Cherries are in season and you got a little excited when you saw that sale at the farmer’s market. You know these sweet and sour fruits go bad pretty quickly, but you’re not sure how long they keep or how best to store them.
Now look for advice on how to make the most of the cherries you have. Because you obviously don’t want them to go bad.
That is where this article comes in. In it, we talk about storage, shelf life and spoilage of cherries. I also share a couple of tips on ways you can extend its lifespan.
How to store cherries
Cherries, like strawberries, are ripe and ready to eat when you buy them. When you bring them home, you can store them on the counter or in the fridge. The former is fine if you plan to eat them the same day or the next day. Longer storage requires refrigeration of cherries.
If you leave cherries on the counter (for example, to snack on during the day), be sure to do not sit in direct sunlight or near sources of heat.
If, on the other hand, you keep them cold in the fridge, remember:
- Leave the stems on. Remove them only before using or eating the fruit.
- Avoid washing. Keeping the cherries unwashed is usually the way to go. If you want or need to wash them before refrigeration, be sure to dry them well to prevent mold growth.
- Store them away from smelly products. The easiest way to do this is to use the crisper drawer, which usually does not contain such foods.
Alternatively, if you need much longer, you can always freeze them.
How to freeze cherries
There are several ways to freeze cherries. Several of them, like the sugar packet or the syrup packet, require a bit more hands-on time. If you want to read more about these, visit the Michigan State University (MSU) site for more details.
down i will cover the easiest method, that’s freezing whole cherries. It only takes a couple of minutes, so you should be able to do it even if it’s late at night and you really don’t feel like it. Is that how it works:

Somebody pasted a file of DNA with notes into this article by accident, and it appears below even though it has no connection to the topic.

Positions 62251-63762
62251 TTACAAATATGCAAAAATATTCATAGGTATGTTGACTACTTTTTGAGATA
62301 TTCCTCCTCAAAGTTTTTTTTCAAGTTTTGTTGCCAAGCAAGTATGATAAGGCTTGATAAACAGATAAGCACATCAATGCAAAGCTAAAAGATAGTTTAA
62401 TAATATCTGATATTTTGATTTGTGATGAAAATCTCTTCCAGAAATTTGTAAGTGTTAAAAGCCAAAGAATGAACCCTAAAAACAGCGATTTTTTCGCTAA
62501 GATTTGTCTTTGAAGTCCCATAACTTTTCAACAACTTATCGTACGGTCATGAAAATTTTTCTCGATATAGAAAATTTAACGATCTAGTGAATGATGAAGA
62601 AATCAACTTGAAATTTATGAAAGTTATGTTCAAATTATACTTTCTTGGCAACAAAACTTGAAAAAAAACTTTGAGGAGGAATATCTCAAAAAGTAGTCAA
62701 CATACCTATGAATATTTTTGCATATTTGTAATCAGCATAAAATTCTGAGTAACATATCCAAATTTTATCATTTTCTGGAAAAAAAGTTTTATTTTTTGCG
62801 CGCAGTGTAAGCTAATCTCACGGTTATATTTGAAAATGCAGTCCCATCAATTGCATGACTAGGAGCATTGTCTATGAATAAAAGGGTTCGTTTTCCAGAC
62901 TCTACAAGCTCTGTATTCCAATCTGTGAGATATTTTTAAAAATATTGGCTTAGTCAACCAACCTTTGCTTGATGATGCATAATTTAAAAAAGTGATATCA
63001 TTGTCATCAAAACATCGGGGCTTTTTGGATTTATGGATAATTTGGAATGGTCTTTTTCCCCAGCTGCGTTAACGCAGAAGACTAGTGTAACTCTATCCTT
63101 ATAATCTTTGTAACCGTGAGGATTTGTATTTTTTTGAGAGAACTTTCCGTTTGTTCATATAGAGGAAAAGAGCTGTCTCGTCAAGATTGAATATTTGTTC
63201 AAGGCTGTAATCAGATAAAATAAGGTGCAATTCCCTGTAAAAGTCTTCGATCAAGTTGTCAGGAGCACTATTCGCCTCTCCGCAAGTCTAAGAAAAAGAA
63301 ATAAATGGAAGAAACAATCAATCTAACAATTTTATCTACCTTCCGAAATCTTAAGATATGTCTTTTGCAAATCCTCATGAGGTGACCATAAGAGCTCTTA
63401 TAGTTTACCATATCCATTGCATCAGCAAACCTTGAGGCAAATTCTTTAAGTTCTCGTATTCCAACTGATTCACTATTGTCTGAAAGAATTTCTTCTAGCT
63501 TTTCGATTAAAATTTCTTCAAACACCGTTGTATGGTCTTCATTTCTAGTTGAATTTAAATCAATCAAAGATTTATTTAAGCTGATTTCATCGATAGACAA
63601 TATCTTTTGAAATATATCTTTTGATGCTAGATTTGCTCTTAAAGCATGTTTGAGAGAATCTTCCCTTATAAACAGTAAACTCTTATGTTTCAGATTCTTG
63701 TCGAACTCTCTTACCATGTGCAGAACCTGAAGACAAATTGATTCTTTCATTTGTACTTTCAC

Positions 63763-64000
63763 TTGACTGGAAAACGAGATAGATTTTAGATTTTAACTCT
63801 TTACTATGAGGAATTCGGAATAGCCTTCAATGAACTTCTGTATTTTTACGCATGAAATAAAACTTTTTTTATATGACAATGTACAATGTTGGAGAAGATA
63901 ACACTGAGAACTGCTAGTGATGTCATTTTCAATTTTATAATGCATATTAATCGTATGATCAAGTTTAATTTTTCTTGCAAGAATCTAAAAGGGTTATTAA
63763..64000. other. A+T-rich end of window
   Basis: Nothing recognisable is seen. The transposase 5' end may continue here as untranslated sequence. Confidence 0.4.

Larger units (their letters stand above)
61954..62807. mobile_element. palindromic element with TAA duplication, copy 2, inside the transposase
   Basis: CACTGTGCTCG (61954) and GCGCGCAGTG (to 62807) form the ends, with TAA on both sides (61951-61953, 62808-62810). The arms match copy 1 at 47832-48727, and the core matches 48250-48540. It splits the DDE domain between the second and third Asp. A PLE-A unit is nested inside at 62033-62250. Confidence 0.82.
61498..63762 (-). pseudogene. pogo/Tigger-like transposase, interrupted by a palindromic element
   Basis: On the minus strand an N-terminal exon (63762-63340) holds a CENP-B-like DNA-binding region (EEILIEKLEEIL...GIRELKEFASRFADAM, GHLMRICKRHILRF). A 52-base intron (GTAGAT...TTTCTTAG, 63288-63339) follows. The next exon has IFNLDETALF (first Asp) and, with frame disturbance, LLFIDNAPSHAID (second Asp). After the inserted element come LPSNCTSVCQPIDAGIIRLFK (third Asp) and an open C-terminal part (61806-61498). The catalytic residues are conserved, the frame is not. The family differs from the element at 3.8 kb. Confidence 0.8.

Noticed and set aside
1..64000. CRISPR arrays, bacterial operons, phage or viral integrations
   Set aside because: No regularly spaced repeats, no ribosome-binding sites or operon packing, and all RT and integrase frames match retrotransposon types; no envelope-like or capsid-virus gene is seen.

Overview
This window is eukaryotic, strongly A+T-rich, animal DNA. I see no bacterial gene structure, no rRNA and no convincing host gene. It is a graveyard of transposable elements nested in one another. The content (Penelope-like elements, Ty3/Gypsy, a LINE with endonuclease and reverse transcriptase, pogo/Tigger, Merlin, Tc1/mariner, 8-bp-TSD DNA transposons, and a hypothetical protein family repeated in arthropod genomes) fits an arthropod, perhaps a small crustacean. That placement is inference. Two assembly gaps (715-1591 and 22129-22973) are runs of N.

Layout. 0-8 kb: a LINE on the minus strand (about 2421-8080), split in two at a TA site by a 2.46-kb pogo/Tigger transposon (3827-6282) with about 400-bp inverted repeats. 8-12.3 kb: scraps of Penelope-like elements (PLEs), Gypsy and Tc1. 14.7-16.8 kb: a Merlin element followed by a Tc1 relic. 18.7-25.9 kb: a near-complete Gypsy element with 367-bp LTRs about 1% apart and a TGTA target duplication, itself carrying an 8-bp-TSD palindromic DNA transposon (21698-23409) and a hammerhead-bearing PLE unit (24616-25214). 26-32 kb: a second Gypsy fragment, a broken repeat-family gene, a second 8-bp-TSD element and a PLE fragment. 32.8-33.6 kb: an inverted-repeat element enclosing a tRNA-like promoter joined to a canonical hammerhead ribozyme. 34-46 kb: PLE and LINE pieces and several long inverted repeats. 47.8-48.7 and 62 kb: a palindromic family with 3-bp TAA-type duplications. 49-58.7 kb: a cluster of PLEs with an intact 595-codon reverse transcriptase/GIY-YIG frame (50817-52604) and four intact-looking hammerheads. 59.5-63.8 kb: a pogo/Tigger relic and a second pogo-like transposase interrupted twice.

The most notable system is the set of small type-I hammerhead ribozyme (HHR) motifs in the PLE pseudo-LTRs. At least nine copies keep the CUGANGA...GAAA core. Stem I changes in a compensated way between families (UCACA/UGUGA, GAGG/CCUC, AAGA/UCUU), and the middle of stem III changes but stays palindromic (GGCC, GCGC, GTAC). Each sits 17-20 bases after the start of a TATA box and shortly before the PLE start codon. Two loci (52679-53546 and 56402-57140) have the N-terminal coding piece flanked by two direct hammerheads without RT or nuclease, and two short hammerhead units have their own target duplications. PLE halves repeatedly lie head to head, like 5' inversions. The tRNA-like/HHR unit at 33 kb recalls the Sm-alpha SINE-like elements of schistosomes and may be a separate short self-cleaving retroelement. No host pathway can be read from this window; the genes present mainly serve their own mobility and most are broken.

- Prepare the cherries. Remove the stems, then wash and dry the fruit well. Remove the seeds from the cherries if you like, so you don’t have to after thawing them.
- Quick freeze fruit. Arrange the cherries in a single layer on a baking sheet so they are not touching each other. Then put the baking sheet in the freezer for a couple of hours. I usually do it overnight. For more detailed instructions, check out our guide to instant freezing.
- Transfer frozen fruit to an airtight container or freezer bag. Add a name and date label if you like, and toss it in the freezer.
When defrosting, the easiest way to do it is to leave the fruit in the fridge overnight. If you’re short on time, put them in a freezer bag and warm water. That will speed things up, but the whole process will take at least 2 hours.
One thing to keep in mind is that thawed cherries will have a slightly altered texture. They may not be as delicious eaten on their own, but they should work well in Swarms, jellies, cakes, shakes, and similar dishes.
How long do cherries last?
At room temperature (eg, on the countertop), the cherries will retain their quality for about two days.but that’s all.
If you store them in the fridge, they’re best used within five days (USU), but they should last up to 7, maybe even 10 days. As usual, it depends on the quality of the cherries, how long they were stored before buying, etc. If you pick fresh fruit from a cherry orchard, they’re more likely to last those 10 days than the ones you bought at the grocery store on clearance.
If you need to store cherries longer, you can freeze them or make jam or jelly. Visit the MSU site for some recipes for jam (MSU).
|cherries||12 days||5 – 10 days|
How to know if cherries are bad?
Before eating a cherry, make sure that:
- There is no mold or black spots. Cherries usually go bad on the stem, so that’s the first place to check.
- They are quite firm to the touch. Some cherry varieties are softer than others, so it helps to know what you’re up against. Generally, if the sample is soft or wrinkled, it’s time to go.
- There are no worms inside the fruit. Every time you buy cherries, open a few and check for white maggots inside. If there are any, it’s probably best to open each fruit before eating it. Unless, of course, you like to eat some extra protein with your cherries.
Other than that, If you feel like something is wrong where your cherries are concerned, trust your gut and get rid of them..